Ceylan’s latest effort, which won the Grand Prix at the Cannes Film Festival this year, is a masterpiece and probably his best film. Not to mention his most accessible.
Diverging from his trademark stylistic and narrative minimalism, and also his grandiose and embellished visuals, this film is his most organic to date, and also a fertile playground for his ensemble cast to independently make use of their talents within a “Nuri Bilgi Ceylan universe.”
Thus, a collaborative effort by all means (the script was written by Ercan Kesal and Ceylan’s wife, Ebru Ceylan), “Anatolia” becomes an effective micro cosmos for the Turkish provinces. Speaking of which, this is a provincial portrayal where astute, long dialogues and soliloquies are key in understanding life in small rural towns as opposed to the morbid silence that we are used to expecting from Turkish films with such backgrounds.
Silence is always welcome, but it is also the words and what these words stand for -- or fail to accomplish -- that is what defines the stifling inertia and perhaps the communal interconnectedness (genuine or not) of the countryside.
It is the middle of the night, and a group of men are in search of a dead body on the Anatolian steppes. The search party comprises inspector Naci (Yılmaz Erdoğan), who leads the investigation, doctor Cemal (Muhammet Uzuner), prosecutor Nusret (Taner Birsel), driver Ali (Ahmet Mümtaz Taylan), main suspect Kenan (Fırat Tanış), a gendarmerie unit and a handful of other men who are present to assist.
Three cars travel through the steppes. There is no light, save for the headlights of the cars, and each location looks like the other. Kenan does not seem to remember where exactly he buried the body the other night, and the rest of the men get even more edgy as sleeplessness and the frustration of going in circles starts taking hold of each one of them.
Someone said that it was “not the destination but the journey” that ultimately matters. It might also be the case for this story. The never-ending drive gives the viewer a window to observe the dynamics of power between these men and their characters. The conversations they have during the drive seem trivial, almost absurd, in their everydayness, and thus ever more funny and comical, given the grave situation.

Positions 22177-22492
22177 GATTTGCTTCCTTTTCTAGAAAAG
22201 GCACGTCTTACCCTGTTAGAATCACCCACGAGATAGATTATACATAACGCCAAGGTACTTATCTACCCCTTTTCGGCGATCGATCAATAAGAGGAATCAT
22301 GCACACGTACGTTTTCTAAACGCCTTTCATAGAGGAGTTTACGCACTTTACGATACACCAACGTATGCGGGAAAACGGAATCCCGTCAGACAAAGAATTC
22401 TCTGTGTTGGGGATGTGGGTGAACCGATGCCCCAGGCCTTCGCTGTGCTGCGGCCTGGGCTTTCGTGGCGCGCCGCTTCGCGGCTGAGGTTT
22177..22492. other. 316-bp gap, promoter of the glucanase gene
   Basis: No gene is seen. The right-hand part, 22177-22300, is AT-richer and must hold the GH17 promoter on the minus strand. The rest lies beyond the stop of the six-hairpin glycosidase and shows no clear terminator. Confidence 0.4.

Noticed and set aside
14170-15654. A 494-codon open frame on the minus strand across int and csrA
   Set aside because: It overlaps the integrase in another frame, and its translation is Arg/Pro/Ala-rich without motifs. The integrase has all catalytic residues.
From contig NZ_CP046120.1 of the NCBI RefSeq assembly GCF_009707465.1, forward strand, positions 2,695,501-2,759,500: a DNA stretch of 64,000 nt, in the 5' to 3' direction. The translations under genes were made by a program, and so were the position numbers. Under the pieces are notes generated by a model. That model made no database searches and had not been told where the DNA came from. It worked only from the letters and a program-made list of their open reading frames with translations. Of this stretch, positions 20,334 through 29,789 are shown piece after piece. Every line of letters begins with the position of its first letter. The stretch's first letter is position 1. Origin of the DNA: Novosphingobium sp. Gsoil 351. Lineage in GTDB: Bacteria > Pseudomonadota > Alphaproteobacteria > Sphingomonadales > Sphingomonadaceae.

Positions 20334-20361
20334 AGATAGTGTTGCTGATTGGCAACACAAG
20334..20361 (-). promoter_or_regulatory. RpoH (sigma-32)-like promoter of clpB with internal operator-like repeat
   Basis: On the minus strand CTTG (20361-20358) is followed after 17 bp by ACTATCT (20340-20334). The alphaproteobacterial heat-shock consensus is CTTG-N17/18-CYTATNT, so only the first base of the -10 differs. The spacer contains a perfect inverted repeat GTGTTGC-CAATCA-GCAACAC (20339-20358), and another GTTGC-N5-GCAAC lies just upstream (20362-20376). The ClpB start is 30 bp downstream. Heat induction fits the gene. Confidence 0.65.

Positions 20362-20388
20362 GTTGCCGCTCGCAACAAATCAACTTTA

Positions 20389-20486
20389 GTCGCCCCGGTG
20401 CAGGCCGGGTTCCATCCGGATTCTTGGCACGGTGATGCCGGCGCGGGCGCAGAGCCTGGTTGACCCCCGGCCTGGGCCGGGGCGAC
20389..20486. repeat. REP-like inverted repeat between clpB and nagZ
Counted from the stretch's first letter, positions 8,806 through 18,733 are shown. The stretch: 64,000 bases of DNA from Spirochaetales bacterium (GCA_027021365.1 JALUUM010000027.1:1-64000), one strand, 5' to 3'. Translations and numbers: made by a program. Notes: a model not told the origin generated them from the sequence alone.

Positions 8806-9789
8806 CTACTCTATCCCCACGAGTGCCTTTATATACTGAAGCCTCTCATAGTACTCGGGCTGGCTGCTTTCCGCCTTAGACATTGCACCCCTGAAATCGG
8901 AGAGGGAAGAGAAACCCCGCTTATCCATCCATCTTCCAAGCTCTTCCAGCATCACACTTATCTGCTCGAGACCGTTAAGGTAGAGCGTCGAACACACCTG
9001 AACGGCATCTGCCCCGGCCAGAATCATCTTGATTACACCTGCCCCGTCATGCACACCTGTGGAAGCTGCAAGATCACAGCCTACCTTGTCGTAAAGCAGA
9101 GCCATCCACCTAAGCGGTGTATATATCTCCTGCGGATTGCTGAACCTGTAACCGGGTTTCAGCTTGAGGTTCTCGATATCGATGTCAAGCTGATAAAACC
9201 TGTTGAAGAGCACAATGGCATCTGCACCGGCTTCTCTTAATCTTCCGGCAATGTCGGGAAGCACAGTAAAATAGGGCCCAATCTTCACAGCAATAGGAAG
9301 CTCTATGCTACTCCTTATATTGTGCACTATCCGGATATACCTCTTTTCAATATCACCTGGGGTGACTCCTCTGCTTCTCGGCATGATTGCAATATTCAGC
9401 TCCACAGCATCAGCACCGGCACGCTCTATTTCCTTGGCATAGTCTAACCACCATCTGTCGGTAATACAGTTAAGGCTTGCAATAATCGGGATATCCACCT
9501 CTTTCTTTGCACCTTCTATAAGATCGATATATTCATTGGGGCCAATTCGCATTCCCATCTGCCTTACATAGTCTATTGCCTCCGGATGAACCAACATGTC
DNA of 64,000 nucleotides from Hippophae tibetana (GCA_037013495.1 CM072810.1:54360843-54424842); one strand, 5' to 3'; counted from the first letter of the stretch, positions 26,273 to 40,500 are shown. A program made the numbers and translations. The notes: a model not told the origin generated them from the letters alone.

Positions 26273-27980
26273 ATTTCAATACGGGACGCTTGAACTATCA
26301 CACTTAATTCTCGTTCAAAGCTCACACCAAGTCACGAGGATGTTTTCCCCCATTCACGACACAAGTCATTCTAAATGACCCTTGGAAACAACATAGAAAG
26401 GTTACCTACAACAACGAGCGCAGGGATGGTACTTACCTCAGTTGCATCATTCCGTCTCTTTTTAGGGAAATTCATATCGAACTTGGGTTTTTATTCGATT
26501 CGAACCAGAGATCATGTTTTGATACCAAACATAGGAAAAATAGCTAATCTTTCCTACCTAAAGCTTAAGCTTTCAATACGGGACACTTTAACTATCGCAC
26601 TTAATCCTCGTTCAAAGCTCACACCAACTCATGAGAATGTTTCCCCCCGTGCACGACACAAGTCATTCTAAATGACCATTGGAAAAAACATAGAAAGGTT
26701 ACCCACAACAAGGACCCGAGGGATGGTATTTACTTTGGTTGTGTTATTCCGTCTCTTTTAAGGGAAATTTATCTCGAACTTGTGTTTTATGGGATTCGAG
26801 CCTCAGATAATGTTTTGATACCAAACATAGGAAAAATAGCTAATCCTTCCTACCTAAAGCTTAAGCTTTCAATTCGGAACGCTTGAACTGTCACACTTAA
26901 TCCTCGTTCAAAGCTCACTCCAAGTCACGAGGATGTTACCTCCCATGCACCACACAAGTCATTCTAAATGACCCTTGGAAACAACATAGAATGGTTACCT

The audience cannot help but give a hard-earned chuckle in some scenes. But these trivialities are a mere gateway in showing how the smallest things can turn into a battle of wills. It is this battle of wills, this unrelenting obsession to be more “right,” to have the upper hand, that defines the driving force of these men and ultimately the patriarchal social structure with which they are instilled.
There are only two women featured in the film; neither of them has no lines, yet one is the symbol of “compassion,” more precisely of the “angel,” and the other one represents the “sinner,” or the woman who is supposedly the cause of the murder.
In the collective mind and memory of these men -- and the patriarchal, male-dominated system they live in -- women are not a part of the reality, or living human beings, but just notions that help men shape the ideas of themselves. The women are disassembled beings, as we either see them onscreen without a voice, in photographs, or merely hear their voices through a mobile phone. And yet, it is these missing women in this universe who are the causes of the men’s torments or their mistakes. According to those men, these grand romantic notions validate their self-importance.
The ensemble cast of the film is amazing, and all characters manage to contribute to the formation of a competitive camaraderie that is the framework of Ceylan’s film. Erdoğan’s performance in particular must be noted; he practically outdoes himself in the portrayal of the inspector. Birsel continues to prove that he is an A-list actor, and Uzuner, although he has been around for quite some time both in TV and on the silver screen, gets the chance to genuinely exhibit his abilities.
“Once Upon A Time in Anatolia” is proof that great cinema still exists. It proves that it is the trivial that molds the profound, the details that make up the big picture, and an endless terrain that pushes the human being into self confrontation.
This is a film that proves that the movie theater, not the TV screen, is still an invaluable part of our lives.
‘Bir Zamanlar Anadolu’da’ (Once Upon a Time in Anatolia)
Nuri Bilge Ceylan
Cast: Muhammet Uzuner, Yılmaz Erdoğan, Taner Birsel, Fırat Tanış